Trail Cameras

Best Ways To Access Trail Cameras

access trail cameras

If you don't access your trail cameras in a way that keeps you from spooking deer, then changes have to be made. There are several practices that are best for accessing your trail cameras but regardless of the method, they have all have one thing in common: The deer shouldn't be aware, that your camera is there.

For a hint of how to access your trail cameras without spooking deer, your success will not hinge upon wearing rubber gloves and scent free clothes. If your trail cameras are positioned well, then a spook-free card pull will hinge largely on your ability to move on and off the land undetected.

*Most of my trail cam setups are right around 6' off of the ground, which is a critical practice for creating low impact Trail Cam Strategies.

Best Ways To Access Your Trail Cameras

Rubber gloves, scent free body suits and locating trail cams outside of your core stand locations are not necessary, if you are your trail cams are hidden, high and allow you to retrieve them without adding any pressure to the land. Here are my top 5 access practices, to keep the deer from ever knowing that you are using a trail camera:

1. Unecessary Trail Cam Access

If you can't enter around bedding and feeding areas without ever spooking deer, then only access your trail camera to pull a card, when you hunt. Access your trail cameras while you hunt is the perfect time to pull a card, because you are already pressuring the land. If you double up on the pressure (or more) by accessing your land to grab an SD card often, the you can expect the deer herd to quickly turn nocturnal.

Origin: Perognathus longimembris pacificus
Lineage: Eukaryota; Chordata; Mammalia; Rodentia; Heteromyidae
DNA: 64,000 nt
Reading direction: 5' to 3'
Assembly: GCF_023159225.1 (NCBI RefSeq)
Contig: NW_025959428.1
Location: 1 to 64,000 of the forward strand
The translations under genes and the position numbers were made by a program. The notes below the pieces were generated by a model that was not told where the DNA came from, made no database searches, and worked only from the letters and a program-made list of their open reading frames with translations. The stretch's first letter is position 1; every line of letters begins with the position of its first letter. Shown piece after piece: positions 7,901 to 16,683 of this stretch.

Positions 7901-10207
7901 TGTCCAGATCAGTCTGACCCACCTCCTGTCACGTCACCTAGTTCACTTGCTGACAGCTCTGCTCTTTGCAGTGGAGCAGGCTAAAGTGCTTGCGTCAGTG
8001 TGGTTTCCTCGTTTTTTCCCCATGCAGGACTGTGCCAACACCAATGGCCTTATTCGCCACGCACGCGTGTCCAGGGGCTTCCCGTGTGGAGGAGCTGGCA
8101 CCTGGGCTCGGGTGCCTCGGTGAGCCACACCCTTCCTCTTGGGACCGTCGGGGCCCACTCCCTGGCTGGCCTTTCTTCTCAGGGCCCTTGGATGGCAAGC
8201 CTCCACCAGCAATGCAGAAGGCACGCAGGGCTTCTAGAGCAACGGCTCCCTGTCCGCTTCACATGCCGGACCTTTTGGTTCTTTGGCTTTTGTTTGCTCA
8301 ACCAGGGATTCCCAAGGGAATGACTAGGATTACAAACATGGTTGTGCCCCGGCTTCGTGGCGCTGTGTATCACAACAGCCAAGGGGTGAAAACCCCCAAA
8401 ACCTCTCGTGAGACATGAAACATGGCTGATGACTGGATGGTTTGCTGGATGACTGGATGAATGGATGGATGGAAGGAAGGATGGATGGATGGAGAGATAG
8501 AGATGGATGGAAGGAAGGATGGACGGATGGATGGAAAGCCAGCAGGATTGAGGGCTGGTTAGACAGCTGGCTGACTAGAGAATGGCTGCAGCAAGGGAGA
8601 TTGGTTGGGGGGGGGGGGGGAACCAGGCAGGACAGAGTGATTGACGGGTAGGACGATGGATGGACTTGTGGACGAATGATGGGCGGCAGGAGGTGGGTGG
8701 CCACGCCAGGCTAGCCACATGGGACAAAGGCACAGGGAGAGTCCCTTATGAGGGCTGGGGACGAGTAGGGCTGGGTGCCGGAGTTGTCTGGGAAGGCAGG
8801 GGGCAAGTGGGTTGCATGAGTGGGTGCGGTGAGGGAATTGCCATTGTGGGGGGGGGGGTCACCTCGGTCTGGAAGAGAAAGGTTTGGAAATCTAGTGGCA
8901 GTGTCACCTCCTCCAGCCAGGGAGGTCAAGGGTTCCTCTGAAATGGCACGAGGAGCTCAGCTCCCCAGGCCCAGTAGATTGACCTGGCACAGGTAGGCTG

2. Trail Cams and Stand Locations

By keeping your trail cameras at least 6' off of the ground and in a location that deer have a hard time even getting close to, traveling by or even being able to see in the first place, then locating a trail camera by a stand location can be an exceptional practice. If you find that the deer are spooking from your trail camera access to the point that you have to wear rubber gloves and can not locate a cam by a stand, then your trail cameras are not hidden enough.

3. Screening For Trail Cam Access

Egyptian wheat, switchgrass, ridgelines and ditches are all great features to allow you to move throughout portions of your land to grab a card during the middle of the day, without spooking deer.

4. Wind, rain, snow and more WIND

Even a blue sky day turns into a low-impact day, when you combine sustained winds of 15-20mph+. However, when you add rain or snow, the conditions become perfect for not only accessing without the deer knowing you are on the land, but for immediately washing your scent away.

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*Fat tires and an electric motor combine to create very stealthy QuietKat Bikes!

5. Accessing By Bike

Without a motor, a peddle or electric assisted bike is an outstanding way to enter your land to retrieve your cards, without spooking a deer. The fat tires make incredibly little noise, even rolling through the crunchiest of leaves. Also, compared to boots and pants, wheels leave very little scent behind!


Accessing and using your trail cameras spook free has can both be accomplished at the same time, by focusing on the concept of never letting the deer know that you are using trail cameras. If you feel that you need to keep your trail cameras away from your stand locations for fear they will spook deer, or wear rubber gloves and a scent free body suit to pull an SD card, then changes need to be made. Why? Because if you hide your camera well, use a black flash cam and access your land appropriately to manage your trail cameras, it won't be the fault of your trail cameras if a deer is spooked.


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